"I have an Epson Stylus 800 printer which is only used infrequently. I seem to have a problem with some of the jets clogging up after a while producing a banding effect and/or a blurring of text.
The built in cleaning cycle does not clear the problem. Running the head over a pad soaked in Isopropyl Alcohol clears the problem, but after a week or so things start getting bad again.
The user manual does not mention the need to change any cleaning pads. How does the cleaning cycle work and are there any checks or adjustments which might improve things?"
(From: Paul Grohe (email@example.com).)
Inkjet printers do not like 'infrequent' use. They need to be 'exercised' every once and a while. Use 'em or loose 'em!
I'm not familiar with the Epson products, but on the HP DeskJets, there is a little rubber "seat" that the cartridge sits on when it is 'parked'. If it is gummed-up or damaged, it can cause the cartridge to slowly dry out.
The HP's have a little oval-shaped rubber 'do-hikey' that seals the area around the ink jets. It generally gets gummed up with dry ink, and does not seal completely anymore.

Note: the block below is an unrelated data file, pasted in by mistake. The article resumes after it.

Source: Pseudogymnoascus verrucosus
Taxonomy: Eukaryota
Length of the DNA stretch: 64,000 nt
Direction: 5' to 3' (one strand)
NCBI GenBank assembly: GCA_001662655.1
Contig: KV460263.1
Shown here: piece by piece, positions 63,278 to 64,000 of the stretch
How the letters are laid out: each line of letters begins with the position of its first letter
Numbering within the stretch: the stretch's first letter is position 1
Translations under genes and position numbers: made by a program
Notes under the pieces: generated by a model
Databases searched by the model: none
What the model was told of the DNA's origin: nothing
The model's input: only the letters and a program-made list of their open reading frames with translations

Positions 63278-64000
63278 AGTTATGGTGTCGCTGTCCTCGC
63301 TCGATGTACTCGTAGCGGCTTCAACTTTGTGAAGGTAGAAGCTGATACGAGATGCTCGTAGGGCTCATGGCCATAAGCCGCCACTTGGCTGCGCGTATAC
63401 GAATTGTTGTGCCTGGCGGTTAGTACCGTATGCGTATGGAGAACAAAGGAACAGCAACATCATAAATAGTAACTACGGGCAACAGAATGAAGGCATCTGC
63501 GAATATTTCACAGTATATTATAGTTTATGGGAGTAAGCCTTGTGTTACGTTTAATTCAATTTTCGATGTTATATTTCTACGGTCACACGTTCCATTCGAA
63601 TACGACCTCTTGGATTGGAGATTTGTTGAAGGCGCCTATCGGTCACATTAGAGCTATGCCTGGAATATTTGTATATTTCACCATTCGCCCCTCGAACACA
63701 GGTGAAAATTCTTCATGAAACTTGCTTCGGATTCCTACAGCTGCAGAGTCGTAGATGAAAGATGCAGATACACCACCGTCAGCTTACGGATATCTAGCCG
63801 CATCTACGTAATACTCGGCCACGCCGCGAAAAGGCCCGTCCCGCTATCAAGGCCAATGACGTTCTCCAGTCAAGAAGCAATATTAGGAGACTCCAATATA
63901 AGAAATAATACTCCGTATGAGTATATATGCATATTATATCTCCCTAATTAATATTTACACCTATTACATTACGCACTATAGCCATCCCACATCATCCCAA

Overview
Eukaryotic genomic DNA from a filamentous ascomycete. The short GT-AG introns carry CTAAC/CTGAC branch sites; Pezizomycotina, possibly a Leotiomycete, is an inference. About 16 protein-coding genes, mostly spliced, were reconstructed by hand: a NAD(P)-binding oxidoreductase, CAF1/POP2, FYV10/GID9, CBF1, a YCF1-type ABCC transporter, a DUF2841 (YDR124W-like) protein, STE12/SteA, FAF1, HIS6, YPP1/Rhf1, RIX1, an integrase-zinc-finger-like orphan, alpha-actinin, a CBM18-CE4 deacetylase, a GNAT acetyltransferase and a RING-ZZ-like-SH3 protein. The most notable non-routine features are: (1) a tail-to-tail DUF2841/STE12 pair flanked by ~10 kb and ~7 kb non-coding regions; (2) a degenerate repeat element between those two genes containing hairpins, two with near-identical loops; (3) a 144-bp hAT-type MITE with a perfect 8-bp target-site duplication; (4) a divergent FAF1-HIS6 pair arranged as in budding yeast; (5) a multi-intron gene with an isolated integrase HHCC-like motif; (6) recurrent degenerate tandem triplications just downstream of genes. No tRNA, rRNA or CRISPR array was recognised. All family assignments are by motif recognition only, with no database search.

Check and see if there is something similar that covers the print head when it is not in use.
The "banding" can also occur as the cartridge starts getting towards the end of it's life. Also try cleaning the contact areas with a soft cloth. Poor contacts can cause similar problems.
If large ink droplets are forming on the head during printing, this is a sign of poor contacts or a physically damaged head.
However, most of the time it is caused by "clots" in the areas supplying the jets, or in the jets themselves. Sometimes soaking the jets in a tray of alcohol or water for a while can dissolve these "clots", but the success rate is not that great. Better to fix the root of the problem.
BTW: Avoid turning the cartridge upside-down. Always hold it so gravity pulls the ink down to the jets and keeps them primed. Turning it upside-down can allow air to be drawn back into the jets.
Then again, it may be time for a new cartridge!